An interesting post showed up in the New Ro Buzz this afternoon that I thought worth promoting to the front page.
I chanced upon Journey to the Golden Door: A Survivor’s Tale by Jay Sommer, and like all holocaust centered books, it contained both the all too familiar, and the amazing. In 1981, Jay Somer, a high school foreign language instructor at New Rochelle High School, was named the National Teacher of the Year. His path to that honor was extraordinary.
Read the rest of the post here.
A little research on my report shows that Mr. Sommer was presented the award for National Teacher of the Year by then-First Lady Nancy Reagan on April 22, 1981.
Washington, D.C., April 22 – Jay Sommer, who came to the U.S. from Europe in 1948 and received his formal education through more than 20 years of night classes, has been named the 1981 National Teacher of the Year.
The announcement was made today at a White House ceremony in which the First Lady, Mrs. Nancy Reagan, presented Mr. Sommer with the crystal apple award, representing the traditional symbol of teaching.
Mr. Sommer, a foreign language teacher at New Rochelle High School in New York, was selected from more than 150,000 teachers in the annual awards program that focuses public attention on excellence in teaching. The program is sponsored by the Encyclopaedia Britannica Companies, the Council of Chief State School Officers, and Good Housekeeping magazine.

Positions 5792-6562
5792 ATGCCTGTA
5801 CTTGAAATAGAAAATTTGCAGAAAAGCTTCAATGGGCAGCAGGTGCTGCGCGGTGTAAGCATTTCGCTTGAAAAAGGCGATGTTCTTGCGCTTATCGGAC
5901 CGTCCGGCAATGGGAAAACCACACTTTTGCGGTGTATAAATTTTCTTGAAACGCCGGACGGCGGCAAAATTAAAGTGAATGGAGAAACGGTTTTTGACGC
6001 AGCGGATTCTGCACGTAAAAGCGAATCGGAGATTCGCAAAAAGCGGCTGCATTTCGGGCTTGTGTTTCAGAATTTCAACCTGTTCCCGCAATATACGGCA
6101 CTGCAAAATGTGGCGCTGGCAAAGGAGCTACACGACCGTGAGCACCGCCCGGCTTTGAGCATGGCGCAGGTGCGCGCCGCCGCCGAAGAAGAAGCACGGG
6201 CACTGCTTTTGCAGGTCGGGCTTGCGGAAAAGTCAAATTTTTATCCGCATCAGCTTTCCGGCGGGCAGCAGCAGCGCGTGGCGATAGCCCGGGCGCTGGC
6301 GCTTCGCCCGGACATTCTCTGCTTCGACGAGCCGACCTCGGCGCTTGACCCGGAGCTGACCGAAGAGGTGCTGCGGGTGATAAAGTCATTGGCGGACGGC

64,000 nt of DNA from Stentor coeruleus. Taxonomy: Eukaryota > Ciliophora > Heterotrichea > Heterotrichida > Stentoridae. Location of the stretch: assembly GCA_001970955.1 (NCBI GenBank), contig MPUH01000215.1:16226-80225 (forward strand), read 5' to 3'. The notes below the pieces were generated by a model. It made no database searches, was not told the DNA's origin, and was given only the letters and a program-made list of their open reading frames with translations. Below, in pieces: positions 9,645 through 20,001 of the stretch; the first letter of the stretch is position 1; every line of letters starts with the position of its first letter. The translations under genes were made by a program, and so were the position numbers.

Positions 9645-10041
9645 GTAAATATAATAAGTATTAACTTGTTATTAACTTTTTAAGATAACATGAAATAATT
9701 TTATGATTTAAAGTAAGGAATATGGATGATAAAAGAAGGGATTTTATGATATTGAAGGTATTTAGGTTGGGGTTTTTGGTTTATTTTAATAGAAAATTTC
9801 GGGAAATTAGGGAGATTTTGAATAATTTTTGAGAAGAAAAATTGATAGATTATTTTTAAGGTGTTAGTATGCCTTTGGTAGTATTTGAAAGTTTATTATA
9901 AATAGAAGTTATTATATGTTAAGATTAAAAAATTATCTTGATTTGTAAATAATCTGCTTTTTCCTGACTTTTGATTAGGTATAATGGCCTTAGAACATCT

Mr. Sommer, who speaks 10 languages fluently, was born in Germany in 1927 and raised in Czechoslovakia. His father died when he was in the fourth grade, forcing him to quit school and support his family. At age 12, he was incarcerated in a Nazi labor camp for the duration of World War II and in 1948 emigrated to the United States. Once here, he re
Anyone know if Mr. Sommer is, as suggested in the post, still living in New Rochelle?
The book is currently ranked #1,218,583 in sales at Amazon.com. You can purchase the book here. Quite frankly, I am surprised the story of a holocaust survivor becoming National Teacher of the Year was never made it to a movie. That seems like a pretty powerful tale and one worth sharing with a wider audience. Apparently, Hollywood was too busy making Paul Blart: Mall Cop, the fictional account of a man who comes to realize that the path to true happiness lies in working security at a shopping center in New Jersey.